Yet despite all of its benefits, it is possible to overdo exercise and hurt yourself in the process.
What happens when you exercise too much?
If you continue intense or vigorous exercise, which is defined as working out at 70-85% of your maximum heart rate, and stretch yourself beyond your limit, we talk about ‘overtraining’.
While there is a lot of research on this issue, the results are conflicting. There is no clear consensus from the medical community on how much is ‘too much’. But researchers agree that exercise capacity is individual and so is your threshold for overtraining.
There are several signs you may be overtraining such as:
- a decline in training capacity
- greater fatigue during and after training
- worse mood
- poor quality of sleep
- loss of appetite
- recurring pain
- possible injuries
Does intense exercise increase inflammation?
Many researchers have found that CRP increased both after intense and after moderate exercise. Longer activities were found to result in higher levels of inflammation and may increase the risk of injuries. However, moderate exercise or vigorous exercise with resting periods may be the most effective method and provide the best benefit for your health. This conclusion is based on a systematic review that was conducted with over 1380 articles.
Generally, after strenuous exercise, there is a short-term, temporary increase in your CRP level. However, regular exercise may reduce this response. This is not the case for muscle damage sustained during exercise, though, which can cause soreness and impaired function, and is connected to more intense and longer periods of inflammation.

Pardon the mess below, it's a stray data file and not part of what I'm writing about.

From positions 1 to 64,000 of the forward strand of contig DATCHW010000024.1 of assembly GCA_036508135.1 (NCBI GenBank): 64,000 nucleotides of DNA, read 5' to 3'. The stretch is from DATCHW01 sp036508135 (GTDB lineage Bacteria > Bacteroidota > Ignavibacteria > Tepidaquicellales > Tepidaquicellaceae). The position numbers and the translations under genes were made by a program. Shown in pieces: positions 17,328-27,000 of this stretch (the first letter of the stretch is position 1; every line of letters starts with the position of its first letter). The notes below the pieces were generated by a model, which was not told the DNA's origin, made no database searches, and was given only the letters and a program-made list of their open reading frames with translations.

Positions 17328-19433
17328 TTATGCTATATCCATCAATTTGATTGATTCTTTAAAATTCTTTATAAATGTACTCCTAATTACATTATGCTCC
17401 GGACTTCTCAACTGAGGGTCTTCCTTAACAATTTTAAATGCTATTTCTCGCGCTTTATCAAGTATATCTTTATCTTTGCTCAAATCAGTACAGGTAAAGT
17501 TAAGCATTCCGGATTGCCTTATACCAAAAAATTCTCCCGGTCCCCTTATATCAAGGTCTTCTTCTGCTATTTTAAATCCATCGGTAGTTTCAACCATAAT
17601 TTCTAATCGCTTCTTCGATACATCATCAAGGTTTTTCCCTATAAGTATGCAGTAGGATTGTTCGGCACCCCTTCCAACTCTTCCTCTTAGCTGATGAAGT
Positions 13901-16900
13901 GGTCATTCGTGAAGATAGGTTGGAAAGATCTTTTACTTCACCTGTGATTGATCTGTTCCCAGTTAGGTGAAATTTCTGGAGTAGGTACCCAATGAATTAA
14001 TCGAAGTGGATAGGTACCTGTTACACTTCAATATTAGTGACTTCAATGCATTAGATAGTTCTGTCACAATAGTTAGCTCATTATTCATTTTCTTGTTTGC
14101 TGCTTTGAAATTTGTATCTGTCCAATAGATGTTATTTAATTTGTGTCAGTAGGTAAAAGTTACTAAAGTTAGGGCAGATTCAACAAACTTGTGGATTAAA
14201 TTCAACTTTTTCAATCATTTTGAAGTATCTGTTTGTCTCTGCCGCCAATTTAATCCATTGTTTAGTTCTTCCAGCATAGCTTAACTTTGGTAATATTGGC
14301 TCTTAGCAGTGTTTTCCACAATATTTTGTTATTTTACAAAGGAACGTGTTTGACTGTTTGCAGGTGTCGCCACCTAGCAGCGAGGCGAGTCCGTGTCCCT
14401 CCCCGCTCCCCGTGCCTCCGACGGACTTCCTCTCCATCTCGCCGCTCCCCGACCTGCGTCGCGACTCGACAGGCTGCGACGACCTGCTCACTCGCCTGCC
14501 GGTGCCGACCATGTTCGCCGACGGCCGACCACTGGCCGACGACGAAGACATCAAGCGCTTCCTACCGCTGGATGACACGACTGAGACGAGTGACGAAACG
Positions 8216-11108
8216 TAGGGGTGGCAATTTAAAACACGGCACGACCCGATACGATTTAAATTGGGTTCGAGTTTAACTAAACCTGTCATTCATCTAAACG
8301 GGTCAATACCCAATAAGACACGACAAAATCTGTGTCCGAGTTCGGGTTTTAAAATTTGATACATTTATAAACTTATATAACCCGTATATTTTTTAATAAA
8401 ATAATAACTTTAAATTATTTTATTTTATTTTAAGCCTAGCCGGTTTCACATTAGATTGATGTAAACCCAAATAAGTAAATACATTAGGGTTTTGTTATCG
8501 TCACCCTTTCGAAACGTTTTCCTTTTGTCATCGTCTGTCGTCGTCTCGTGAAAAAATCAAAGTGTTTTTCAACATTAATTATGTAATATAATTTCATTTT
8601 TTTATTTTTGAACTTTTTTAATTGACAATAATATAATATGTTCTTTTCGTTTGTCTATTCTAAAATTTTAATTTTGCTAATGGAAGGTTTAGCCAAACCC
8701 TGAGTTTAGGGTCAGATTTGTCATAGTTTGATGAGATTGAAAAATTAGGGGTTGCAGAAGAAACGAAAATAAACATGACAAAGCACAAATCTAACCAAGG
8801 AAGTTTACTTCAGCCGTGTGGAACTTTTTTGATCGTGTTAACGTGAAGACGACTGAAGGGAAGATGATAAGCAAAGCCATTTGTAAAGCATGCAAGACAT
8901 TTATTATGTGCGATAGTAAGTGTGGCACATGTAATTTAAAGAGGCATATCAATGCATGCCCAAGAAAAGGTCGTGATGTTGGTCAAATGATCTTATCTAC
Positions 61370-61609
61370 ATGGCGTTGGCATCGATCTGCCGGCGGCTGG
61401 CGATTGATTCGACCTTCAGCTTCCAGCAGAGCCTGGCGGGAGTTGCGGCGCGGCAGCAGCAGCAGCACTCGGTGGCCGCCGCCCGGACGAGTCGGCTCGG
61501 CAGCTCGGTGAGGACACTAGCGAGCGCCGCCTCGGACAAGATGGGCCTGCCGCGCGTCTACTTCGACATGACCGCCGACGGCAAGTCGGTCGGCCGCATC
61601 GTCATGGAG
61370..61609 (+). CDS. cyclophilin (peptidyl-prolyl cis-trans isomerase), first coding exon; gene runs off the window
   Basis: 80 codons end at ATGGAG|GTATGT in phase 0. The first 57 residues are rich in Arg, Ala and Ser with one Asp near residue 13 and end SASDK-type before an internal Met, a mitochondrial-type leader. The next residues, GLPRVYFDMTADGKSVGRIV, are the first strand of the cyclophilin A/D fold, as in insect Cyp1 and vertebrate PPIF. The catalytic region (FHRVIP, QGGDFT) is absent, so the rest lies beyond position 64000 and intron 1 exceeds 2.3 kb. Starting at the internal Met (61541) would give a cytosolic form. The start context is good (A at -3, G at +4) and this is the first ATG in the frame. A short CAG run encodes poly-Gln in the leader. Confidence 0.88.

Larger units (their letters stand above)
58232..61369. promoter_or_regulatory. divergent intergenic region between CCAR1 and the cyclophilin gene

Excessive exercise in athletes has also been found to make them more susceptible to infections. Additionally, high levels of training are associated with physiological and metabolic stress, which can be linked to inflammation, dysfunction of your immune system, and damaged muscles for up to several days, depending on the individual and the intensity of exercise (1,2,3,4,5,6,7,8,9,10,11).
Even though intense exercise can increase CRP levels, the resting levels of inflammation markers are generally lower in individuals who exercise regularly, as opposed to those with a sedentary lifestyle and high BMI, highlighting the important role of exercise in combating inflammation.
To summarize, your CRP levels usually go up after intense exercise causing inflammation and signs thereof such as muscle pain or tiredness. However, they should return to normal after a few days.
What should you do?
It is important to find the right balance between either performing moderate exercise or intense exercise with enough time to rest. How often and intensely you can or should exercise and how long your breaks should be depends entirely on you as an individual.
There is not one right answer that fits everyone.
To find which kind of exercise fits you best, you may want to consult with a personal trainer or a doctor. Remember to listen to your body and keep an eye on the signs of overtraining mentioned above, but don’t be scared to keep an active lifestyle going.
Curious to check your CRP? Visit our site to read more about our Bloom Inflammation Test.